The Best of Me
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"Everyone wanted to believe that endless love was possible. She'd believed in it once, too, back when she was eighteen."
In the spring of 1984, high school students Amanda Collier and Dawson Cole fell deeply, irrevocably in love. Though they were from opposite sides of the tracks, their love for one another seemed to defy the realities of life in the small town of Oriental, North Carolina. But as the summer of their senior year came to a close, unforeseen events would tear the young couple apart, setting them on radically divergent paths.
Now, twenty-five years later, Amanda and Dawson are summoned back to Oriental for the funeral of Tuck Hostetler, the mentor who once gave shelter to their high school romance. Neither has lived the life they imagined . . . and neither can forget the passionate first love that forever changed their lives. As Amanda and Dawson carry out the instructions Tuck left behind for them, they realize that everything they thought they knew -- about Tuck, about themselves, and about the dreams they held dear -- was not as it seemed. Forced to confront painful memories, the two former lovers will discover undeniable truths about the choices they have made. And in the course of a single, searing weekend, they will ask of the living, and the dead: Can love truly rewrite the past?
stars blurring through the kitchen window. The breeze picked up, moving through the leaves on the trees like rolling ocean waves. The wine bottle was empty and Amanda was feeling warm and relaxed. Dawson brought the dishes to the sink and they stood next to each other as Dawson washed while she dried. Every now and then, she’d catch him studying her as he passed her one of the dishes, and though in many ways a lifetime had elapsed in the years they had been apart, she had the uncanny feeling that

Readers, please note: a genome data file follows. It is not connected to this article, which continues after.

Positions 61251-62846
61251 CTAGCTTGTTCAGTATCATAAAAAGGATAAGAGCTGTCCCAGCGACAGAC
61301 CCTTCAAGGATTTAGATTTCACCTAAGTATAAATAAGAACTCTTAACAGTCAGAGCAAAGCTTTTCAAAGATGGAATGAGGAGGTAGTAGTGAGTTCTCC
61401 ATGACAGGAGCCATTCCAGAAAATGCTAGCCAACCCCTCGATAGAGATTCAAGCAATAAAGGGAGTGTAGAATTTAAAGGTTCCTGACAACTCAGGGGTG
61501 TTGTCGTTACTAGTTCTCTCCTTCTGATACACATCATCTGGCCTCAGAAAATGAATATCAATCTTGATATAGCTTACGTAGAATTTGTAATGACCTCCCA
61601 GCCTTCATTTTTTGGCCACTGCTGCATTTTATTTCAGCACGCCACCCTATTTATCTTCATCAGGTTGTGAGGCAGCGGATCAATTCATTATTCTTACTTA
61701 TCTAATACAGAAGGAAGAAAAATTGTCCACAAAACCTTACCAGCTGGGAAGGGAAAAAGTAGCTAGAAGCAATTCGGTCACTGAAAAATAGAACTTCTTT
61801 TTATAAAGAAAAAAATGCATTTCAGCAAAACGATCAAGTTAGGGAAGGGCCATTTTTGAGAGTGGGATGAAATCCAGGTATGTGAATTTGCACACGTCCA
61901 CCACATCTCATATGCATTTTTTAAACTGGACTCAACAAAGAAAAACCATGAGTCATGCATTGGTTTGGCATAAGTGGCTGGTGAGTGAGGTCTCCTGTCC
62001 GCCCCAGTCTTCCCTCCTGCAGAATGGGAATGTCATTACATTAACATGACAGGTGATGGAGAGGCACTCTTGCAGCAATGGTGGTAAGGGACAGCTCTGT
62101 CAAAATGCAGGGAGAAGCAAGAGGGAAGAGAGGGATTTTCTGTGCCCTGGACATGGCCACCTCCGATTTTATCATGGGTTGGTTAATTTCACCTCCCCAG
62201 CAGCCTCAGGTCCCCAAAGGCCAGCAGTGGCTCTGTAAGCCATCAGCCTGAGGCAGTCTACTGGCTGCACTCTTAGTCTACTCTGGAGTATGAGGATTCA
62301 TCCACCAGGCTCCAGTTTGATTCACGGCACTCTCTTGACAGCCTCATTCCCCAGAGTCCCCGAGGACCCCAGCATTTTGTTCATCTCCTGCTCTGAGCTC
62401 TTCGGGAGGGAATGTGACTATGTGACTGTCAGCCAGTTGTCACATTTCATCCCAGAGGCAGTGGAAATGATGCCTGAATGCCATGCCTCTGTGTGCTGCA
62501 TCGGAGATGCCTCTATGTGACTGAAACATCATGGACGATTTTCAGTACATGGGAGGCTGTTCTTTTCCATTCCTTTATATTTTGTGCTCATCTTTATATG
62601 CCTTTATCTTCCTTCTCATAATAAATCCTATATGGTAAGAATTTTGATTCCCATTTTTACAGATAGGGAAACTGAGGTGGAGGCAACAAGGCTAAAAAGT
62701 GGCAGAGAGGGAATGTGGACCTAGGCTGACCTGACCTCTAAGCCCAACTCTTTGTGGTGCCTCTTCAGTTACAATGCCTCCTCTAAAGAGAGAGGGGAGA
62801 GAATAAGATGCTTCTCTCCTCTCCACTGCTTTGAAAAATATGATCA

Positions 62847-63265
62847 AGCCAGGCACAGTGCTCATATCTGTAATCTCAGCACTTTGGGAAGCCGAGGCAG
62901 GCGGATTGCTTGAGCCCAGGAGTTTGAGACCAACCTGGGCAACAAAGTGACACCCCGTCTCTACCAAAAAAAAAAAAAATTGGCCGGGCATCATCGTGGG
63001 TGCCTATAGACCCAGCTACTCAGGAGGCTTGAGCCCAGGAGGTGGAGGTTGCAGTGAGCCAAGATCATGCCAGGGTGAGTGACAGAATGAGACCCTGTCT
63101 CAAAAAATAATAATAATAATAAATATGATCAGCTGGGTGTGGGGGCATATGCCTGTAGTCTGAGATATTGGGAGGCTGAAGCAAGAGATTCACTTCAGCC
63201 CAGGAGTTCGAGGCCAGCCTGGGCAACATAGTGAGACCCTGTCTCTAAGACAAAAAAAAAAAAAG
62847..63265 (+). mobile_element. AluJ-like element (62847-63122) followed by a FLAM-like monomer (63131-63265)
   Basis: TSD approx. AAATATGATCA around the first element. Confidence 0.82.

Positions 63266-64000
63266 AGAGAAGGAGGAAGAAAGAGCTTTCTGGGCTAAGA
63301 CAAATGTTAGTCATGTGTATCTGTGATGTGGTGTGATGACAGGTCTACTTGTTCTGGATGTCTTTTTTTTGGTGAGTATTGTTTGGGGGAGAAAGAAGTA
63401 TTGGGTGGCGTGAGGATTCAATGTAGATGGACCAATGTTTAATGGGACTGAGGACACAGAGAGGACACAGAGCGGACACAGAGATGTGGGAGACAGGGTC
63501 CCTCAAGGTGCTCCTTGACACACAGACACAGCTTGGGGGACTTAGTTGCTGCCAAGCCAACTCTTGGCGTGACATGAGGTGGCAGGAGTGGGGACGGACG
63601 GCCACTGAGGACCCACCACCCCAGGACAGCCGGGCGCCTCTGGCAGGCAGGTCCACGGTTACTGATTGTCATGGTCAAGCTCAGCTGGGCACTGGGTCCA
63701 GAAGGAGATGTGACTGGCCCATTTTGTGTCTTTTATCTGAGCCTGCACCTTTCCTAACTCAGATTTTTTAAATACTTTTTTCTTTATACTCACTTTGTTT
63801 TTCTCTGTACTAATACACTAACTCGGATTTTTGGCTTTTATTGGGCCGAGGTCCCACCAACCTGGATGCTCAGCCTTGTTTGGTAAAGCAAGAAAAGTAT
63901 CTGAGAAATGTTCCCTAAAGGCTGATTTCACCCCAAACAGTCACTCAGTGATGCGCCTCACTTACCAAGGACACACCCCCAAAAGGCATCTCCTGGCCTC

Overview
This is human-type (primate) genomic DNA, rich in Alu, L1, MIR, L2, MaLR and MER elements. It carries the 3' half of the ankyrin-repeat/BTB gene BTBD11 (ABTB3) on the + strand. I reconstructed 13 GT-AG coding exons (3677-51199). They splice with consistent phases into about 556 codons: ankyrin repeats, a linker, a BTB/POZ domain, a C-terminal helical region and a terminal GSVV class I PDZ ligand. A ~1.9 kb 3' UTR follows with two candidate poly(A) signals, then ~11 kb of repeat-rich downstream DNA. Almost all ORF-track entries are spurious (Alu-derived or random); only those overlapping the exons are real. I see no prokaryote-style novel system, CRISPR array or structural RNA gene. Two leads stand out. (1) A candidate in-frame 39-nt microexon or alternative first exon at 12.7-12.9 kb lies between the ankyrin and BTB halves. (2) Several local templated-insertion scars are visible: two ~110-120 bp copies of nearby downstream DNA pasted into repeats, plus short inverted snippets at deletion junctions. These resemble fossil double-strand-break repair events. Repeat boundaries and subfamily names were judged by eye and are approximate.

you read the unmarked one aloud first, sometime prior to the ceremony.” “Ceremony?” Amanda repeated. “The scattering of the ashes, I meant,” he said, handing over the directions and the envelopes. “And of course, feel free to add anything either of you might want to say.” “Thank you,” she said, taking them. The envelopes felt oddly heavy, weighted with mystery. “But what about the other two?” “I assume you’re to read those afterward.” “You assume?” “Tuck wasn’t specific about that, other
afternoon sun hung low over the pines, Dawson and Amanda finally left the garage, walking slowly back toward her car. Something had changed between them in the last few hours—a fragile rebirth of the past, perhaps—that both thrilled and terrified her. Dawson, for his part, ached to slip his arm around her as they walked side by side, but sensing her confusion he stopped himself. Amanda’s smile was tentative when they finally reached her door. She looked up at him, noticing his thick, full
alternately reminiscing about Tuck and sitting in companionable silence. Outside, the rain had begun to fall. It was steady but not hard, a delicate summer rain that felt like a blessing. When they grew hungry, they ventured out into the rain, taking the Stingray down the twisty drive onto the highway again. Though they could have returned to Oriental, they drove instead to New Bern. Near the historic downtown district, they found a restaurant called the Chelsea. It was nearly empty when they
truck was blurry now, but he made his way toward its outline. Dawson wasn’t going to get away. Not this time. Abee was standing at the window of his house while Ted staggered toward the truck. He knew exactly where Ted was going, even if he was taking the long way to reach the truck. Veering left and right, Ted seemed unable to walk a straight line. As miserable as he’d felt last night, Abee had woken up feeling better than he had in days. The veterinary drugs must have worked, because his